Coffee Prices About to Rise
Care about the Price of Your Coffee? I am sorry to announce that the price of your coffee, no matter where you’re buying it, is about to rise. As of today, the price of coffee on the commodities market has risen 112% since this time a year ago. Since coffee is purchased in futures, the consumer has yet to really feel the impact of this rise.
So, why the sudden rise in price? Most are saying it is a combination of several factors:
Bad weather the past few years in certain countries and low inventories among large coffee importers, which equals less coffee supply world-wide.
Speculators pumping money into the commodities market as they seek to find a safe place for their investment dollars.
Weakening dollar / impending inflation looming.
These are the factors I’ve mostly seen tossed around.
Roasters from Starbucks to P&G (Folgers) are scrambling to figure out how to adjust to and pass on the rising costs to the consumer without losing business. Some will trust that their brand is well enough established with their customer base to ride out the increase. Others will try to find ways to substitute lower grade coffee to help make up the difference. Still others will just not be able to survive and will go out of business.
Unfortunately, I am not immune to what is taking place. My position is that I refuse to buy a lower grade coffee than I presently am roasting. So, while I regret to tell you that my price (which I think is already fair for this quality of coffee) will eventually have to rise, I am at least encouraged to know that the majority of the profit we make is going into charitable works, and not the Carabello’s pocketbook.
So, what’s a coffee lover to do?
First of all, brace yourself. Coffee is a luxury item, even though I’m sure a lot of us feel like it’s a necessity at times. It’s not going away, but you do need to be prepared for the price jump. Secondly, decide what’s most important to you and head that direction. If you’re a bottom line person when it comes to your coffee, then get ready to head to Sam’s Club until the price comes back down. Likewise, if you care about quality and paying farmers fair prices, stick with your conscience and maybe cut back a little to make up the difference. Or, maybe give up the frou-frou skinny lattes and buy really good whole bean coffee and brew it at home – or invest in your own espresso maker ($400) and make the lattes at home. At $4+ per drink, you’ll recoup that cost in one year!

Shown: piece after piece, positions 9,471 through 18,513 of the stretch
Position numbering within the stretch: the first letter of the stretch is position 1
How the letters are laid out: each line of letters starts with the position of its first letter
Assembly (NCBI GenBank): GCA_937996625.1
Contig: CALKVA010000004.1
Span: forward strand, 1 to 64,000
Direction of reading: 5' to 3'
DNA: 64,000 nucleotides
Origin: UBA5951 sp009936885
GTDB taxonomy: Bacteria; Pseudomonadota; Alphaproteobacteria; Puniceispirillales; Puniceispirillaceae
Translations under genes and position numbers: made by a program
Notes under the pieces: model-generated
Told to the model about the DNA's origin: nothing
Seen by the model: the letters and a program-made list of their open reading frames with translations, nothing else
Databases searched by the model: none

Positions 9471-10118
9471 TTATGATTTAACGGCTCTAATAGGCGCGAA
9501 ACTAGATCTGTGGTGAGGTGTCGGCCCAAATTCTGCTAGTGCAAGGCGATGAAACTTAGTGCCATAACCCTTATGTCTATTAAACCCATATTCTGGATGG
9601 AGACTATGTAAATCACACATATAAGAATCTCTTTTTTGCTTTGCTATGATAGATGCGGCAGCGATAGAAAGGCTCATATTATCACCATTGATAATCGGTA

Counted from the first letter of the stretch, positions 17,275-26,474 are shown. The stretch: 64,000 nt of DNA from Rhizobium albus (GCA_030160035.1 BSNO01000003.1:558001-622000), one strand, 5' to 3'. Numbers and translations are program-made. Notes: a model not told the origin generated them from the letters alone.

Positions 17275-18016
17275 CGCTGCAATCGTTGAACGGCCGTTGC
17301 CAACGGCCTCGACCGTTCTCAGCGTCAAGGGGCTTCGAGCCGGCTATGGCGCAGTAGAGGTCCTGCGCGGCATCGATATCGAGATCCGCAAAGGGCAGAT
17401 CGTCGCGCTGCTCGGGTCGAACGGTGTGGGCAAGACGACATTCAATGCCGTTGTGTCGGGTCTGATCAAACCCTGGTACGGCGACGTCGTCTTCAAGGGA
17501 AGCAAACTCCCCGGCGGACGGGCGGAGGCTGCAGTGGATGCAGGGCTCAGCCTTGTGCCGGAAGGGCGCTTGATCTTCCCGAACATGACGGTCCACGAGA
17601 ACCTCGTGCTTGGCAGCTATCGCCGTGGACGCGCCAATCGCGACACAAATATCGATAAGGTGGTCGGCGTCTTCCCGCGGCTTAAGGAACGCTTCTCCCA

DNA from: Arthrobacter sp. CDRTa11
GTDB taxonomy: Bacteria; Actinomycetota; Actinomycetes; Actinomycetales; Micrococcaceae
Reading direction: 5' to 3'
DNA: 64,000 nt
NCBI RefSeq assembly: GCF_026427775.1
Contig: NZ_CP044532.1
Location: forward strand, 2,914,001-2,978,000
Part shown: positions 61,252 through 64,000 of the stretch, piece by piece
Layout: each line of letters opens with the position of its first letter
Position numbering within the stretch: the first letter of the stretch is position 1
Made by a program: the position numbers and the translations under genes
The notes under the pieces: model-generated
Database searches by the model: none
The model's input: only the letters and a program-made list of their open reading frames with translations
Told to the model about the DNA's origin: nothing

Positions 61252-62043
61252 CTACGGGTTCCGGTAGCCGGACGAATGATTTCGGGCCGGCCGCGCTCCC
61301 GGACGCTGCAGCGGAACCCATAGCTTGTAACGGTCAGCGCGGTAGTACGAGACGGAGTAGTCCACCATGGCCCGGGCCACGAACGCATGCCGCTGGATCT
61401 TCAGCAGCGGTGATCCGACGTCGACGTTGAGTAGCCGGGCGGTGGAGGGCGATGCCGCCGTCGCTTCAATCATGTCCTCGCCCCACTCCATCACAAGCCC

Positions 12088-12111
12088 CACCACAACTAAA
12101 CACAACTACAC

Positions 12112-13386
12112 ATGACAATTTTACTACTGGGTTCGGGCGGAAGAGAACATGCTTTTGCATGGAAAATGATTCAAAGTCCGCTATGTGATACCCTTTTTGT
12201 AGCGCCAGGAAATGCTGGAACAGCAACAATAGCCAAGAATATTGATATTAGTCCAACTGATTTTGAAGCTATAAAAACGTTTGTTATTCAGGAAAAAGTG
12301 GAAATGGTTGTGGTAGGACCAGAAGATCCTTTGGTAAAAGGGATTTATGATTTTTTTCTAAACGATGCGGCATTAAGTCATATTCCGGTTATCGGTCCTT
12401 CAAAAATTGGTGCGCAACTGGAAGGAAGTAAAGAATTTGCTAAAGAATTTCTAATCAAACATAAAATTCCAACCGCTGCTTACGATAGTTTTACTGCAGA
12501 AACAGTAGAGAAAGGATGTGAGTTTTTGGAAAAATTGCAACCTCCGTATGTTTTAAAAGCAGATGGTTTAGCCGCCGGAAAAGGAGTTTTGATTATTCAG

Here’s the Silver Lining
Rising prices means farmers in the third world are finally getting the kind of prices their stellar coffee truly deserves. Last June I stood on the side of a mountain with my Salvadorian coffee farming friend Rodolfo and some of the men who work his family’s farm. In 2010, they sold their coffee to a German broker for the highest price they ever received: $1.65lb. Today the c-market price for coffee is closing at around $2.80 for that same pound. Guess who is LOVING this? And, to be honest, I’m kinda loving it for his sake tooJ
So, there you have it! One man’s loss is another man’s gain. If this means that the Rodolfos of the world finally get their due (even if it’s at my expense) I can live with that. Maybe we’ve pushed our Capitalistic Epic Consumerism Weight around long enough? Who knows, maybe now Rodolfo will finally be able to afford a Starbucks latte!
Coffee Prices About to Rise